The Florida Cracker breed isn’t included in The Field Guide to Fleece or The Fleece & Fiber Sourcebook because when Carol Ekarius and I were working on those books these sheep were being included in the Gulf Coast Native population.
- 2007 – we started the book project(s)—in this same year, the Florida Cracker Sheep Association was formed, but that was after we’d developed our working lists
- 2009 – Florida Cracker was placed on The Livestock Conservancy’s “study” list
- 2011 – The Fleece & Fiber Sourcebook published
- 2013 – Florida Cracker recognized as a separate breed, in the most vulnerable conservation category (along with its close relative, the Gulf Coast Native)
I have been researching the breed’s history, and have had access to three fleeces in order to start developing some ideas about the wool.
These are descendants of sheep that arrived in the southeastern United States with Spanish explorers more than 450 years ago. Up until the end of World War II, or about 70 years ago, they roamed free, being rounded up once or twice a year. (Just after WWII, open grazing ended in Florida.) Only the most heat-, parasite-, and predator-resistant sheep survived.
The base population appears to have been the Spanish commoners’ sheep, the churro or churra, augmented over the years by some finer-wooled strains, possibly including some Merino, Rambouillet, white-faced English breeds, and American Tunis.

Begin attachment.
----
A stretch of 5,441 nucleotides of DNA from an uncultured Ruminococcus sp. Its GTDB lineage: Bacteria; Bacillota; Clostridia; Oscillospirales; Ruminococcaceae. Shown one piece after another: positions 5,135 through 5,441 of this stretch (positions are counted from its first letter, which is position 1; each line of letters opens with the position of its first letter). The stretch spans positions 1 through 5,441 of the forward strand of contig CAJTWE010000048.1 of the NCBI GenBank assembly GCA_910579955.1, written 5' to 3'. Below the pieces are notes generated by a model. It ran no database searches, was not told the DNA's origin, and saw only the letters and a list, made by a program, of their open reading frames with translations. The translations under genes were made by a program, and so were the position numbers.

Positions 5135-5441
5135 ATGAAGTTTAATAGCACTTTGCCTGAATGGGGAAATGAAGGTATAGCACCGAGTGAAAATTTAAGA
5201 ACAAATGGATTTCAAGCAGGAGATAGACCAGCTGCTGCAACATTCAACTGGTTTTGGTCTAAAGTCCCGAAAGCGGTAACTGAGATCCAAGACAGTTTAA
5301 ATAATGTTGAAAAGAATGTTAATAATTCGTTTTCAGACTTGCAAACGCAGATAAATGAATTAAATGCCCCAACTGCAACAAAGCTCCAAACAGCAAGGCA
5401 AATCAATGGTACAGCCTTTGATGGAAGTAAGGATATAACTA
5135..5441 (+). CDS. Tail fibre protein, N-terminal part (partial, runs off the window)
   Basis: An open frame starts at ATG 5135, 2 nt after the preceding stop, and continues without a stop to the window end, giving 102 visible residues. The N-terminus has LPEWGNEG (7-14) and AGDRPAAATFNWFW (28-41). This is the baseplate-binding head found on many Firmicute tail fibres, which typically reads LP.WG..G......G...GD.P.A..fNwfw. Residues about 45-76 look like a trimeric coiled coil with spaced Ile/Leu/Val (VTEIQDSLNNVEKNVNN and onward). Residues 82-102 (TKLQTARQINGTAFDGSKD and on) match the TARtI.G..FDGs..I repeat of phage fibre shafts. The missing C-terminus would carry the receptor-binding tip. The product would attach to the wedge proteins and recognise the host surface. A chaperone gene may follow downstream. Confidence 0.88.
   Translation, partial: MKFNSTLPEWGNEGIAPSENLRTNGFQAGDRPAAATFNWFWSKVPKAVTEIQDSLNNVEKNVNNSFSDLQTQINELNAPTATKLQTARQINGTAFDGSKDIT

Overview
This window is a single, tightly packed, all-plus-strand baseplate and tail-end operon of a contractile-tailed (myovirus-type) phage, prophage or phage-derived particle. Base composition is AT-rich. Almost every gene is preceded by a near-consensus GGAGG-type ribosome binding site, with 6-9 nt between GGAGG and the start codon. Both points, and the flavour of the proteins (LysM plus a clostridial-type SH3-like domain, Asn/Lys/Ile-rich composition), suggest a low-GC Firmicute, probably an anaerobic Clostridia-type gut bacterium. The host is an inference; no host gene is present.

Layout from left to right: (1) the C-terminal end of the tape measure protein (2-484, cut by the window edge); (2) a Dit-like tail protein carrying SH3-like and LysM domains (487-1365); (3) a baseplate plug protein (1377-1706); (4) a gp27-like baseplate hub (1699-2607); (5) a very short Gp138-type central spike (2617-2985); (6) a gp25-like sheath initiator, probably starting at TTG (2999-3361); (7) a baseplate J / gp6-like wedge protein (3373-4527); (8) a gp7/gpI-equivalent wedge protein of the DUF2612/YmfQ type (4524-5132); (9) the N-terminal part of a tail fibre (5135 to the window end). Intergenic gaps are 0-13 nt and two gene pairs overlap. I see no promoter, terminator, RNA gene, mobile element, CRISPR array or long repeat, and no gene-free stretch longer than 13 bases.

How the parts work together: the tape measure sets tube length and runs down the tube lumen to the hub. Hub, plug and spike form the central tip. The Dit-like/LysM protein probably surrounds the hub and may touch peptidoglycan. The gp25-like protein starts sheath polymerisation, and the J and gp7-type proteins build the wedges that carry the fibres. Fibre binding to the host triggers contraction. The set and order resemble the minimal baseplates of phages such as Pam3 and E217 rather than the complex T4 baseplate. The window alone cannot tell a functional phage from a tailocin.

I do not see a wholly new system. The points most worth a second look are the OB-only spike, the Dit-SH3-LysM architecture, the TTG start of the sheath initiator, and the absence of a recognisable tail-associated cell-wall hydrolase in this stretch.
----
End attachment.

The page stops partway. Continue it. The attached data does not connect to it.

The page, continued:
Gathering background data
So first I dug into the history and genetics, as far as possible, and wrote up what I found. While engaged in those activities, I washed the three fleeces. Here’s what I learned:
- raw weights between 3–3½ pounds (1.4–1.5 kg) with 47–57% yield
Because I couldn’t find any analytical data on Florida Cracker wool, I also pulled sample locks and sent them off to the lab at Texas A&M to be run through the scanner (OFDA 2000). I sent two locks each from fleeces #1 and #3, and three from fleece #2. In each case, the first lock in my series was the most typical of the fleece as a whole, and the second (and third) represented less characteristic sections. This is not the way wool is sampled for breeding purposes; it’s a spinner’s curiosity selection.
Here’s what the results indicated:
- average fiber diameters between 24 and 34 microns
- staple lengths 1¾”–2⅓” (3.5–6 cm); there were a lot of second cuts, so I expect annual growth is actually closer to 2″–3″ (5–7.5 cm)
Then I did a bit more hands-on exploring.
Fleece #1—Well, that was unexpected!
The staple lengths varied from about 1 inch (2.5cm) to 2½ inches (6.3cm), some of the tips were stuck together, and second cuts abounded. If I had carded the fleece, I would have ended up with even more lumps and bumps in the yarn than I did. I used mini-combs, which removed the second cuts but allowed me to combine the varying spinnable staple lengths. I found it essential to proceed very gradually from the tips to the bases of the locks while combing to keep the combs from getting jammed up (and to make my work easier). Then I spun directly from one of the combs.
The finished sample yarn looked and felt like twine. Its color is a warm white.
The surprise came when I washed it. It’s about as bouncy as anything I’ve experienced other than Santa Cruz wool. The unwashed, relaxed skein measures 32 inches (81cm). The washed relaxed skein measures 27 inches (67cm), but can easily extend by 120% and then spring back to its relaxed dimensions.